Information processing and number. (1990)
Type of ContentTheses / Dissertations
Degree NameMaster of Arts
PublisherUniversity of Canterbury. School of Educational Studies and Human Development
AuthorsDe Vere, Pauline Maryshow all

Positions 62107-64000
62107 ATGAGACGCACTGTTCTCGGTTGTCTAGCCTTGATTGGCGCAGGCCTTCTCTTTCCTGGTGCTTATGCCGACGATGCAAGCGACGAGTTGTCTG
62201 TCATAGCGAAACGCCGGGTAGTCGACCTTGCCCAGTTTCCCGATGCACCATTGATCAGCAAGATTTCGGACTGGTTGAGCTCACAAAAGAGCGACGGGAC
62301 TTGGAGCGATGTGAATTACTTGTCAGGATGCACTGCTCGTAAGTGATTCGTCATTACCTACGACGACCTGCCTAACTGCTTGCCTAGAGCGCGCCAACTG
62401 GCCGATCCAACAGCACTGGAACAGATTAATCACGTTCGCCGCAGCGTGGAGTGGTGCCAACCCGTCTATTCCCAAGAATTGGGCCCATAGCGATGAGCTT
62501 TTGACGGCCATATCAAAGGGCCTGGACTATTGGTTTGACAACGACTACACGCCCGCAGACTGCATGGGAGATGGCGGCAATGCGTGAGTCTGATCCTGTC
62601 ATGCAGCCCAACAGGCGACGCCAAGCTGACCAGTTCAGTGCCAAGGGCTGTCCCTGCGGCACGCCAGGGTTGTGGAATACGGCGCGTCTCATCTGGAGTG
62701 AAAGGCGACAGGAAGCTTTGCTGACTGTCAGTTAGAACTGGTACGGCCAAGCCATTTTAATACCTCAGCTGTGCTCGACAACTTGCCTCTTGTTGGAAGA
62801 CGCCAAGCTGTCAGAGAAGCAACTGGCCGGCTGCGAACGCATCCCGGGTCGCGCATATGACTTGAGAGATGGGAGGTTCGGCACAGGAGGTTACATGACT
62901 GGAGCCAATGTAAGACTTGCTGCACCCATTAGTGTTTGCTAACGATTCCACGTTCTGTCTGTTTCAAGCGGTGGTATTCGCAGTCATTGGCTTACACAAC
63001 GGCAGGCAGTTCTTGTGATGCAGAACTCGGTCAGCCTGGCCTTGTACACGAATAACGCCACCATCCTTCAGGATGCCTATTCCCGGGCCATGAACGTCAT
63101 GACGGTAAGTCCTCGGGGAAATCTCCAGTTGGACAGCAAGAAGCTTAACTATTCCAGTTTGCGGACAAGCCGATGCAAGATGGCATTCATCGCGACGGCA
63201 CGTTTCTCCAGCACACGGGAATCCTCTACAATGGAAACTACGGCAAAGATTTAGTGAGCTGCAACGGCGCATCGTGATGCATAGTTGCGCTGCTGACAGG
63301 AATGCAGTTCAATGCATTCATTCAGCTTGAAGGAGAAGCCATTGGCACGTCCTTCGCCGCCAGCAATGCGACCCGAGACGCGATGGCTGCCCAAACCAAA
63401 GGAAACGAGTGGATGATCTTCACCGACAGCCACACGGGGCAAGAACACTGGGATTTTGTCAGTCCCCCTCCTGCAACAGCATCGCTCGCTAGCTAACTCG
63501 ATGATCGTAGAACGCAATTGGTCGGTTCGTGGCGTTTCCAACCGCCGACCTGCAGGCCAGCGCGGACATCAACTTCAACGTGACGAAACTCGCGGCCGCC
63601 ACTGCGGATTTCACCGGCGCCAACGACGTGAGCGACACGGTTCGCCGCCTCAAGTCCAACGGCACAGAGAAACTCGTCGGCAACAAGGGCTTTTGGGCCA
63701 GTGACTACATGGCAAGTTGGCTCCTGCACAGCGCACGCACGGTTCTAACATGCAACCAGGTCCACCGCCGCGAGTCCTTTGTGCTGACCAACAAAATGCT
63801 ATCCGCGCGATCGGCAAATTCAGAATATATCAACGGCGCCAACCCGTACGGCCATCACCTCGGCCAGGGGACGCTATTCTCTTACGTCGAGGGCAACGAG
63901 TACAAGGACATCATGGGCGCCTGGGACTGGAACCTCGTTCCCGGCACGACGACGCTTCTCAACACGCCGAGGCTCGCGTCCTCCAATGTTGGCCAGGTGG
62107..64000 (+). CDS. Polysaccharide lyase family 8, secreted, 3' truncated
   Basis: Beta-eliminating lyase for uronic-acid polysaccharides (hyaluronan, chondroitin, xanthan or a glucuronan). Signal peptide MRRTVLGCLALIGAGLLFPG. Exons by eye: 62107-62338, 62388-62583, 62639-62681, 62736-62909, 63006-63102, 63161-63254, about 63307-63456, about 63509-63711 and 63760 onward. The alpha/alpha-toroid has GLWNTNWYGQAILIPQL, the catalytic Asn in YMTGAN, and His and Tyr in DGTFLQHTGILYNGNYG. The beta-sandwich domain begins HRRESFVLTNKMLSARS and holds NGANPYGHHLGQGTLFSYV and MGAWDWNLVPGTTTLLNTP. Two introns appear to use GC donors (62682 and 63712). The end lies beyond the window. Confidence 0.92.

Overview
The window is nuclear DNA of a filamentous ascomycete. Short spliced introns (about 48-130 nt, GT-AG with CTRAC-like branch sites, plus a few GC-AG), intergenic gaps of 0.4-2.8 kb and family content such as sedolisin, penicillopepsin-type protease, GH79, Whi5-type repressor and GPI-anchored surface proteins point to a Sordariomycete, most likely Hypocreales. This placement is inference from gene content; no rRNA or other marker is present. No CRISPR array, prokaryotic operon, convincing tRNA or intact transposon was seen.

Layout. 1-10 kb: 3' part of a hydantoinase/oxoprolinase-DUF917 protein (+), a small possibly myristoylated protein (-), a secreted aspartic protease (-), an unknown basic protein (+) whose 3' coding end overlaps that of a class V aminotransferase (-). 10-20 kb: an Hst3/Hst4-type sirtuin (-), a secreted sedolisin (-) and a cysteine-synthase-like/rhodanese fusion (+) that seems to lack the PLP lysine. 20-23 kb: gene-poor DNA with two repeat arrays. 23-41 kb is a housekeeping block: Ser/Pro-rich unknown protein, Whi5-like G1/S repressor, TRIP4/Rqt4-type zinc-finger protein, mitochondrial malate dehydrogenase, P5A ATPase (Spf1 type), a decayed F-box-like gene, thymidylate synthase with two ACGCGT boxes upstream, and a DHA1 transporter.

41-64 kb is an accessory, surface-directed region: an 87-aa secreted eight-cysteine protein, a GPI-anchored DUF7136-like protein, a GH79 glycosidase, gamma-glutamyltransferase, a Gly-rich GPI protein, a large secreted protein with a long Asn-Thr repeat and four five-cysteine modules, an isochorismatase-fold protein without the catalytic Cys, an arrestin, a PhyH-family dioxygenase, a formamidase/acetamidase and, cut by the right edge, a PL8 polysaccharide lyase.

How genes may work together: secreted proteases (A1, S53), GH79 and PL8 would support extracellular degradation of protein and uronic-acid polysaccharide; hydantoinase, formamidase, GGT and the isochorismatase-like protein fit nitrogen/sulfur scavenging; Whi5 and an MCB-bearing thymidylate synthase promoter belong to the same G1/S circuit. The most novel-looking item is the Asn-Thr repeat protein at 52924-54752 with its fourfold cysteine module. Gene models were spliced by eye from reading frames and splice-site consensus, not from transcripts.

A previous study suggested that children use their own informal problem solving methods; based on counting procedures or mental calculation. Children’s counting skills and aspects of memory in relation to their ability to complete addition and subtraction problems were examined across a wide age range. The results showed that subjects with good mathematical ability had well developed schema about number and applied this in abstract processing of information when solving problems. Subjects with poor mathematical ability had little understanding of number, only procedural knowledge and used concrete counting procedures in problem solving to find an answer. Children’s information processing skills are discussed in terms of memory, schema theory and the role of self concept in controlling mental processes. A remedial teaching programme based on developing abstract information processing skills was trialled over a six week period with some success. The need for implementation of research findings into classroom programmes is advocated.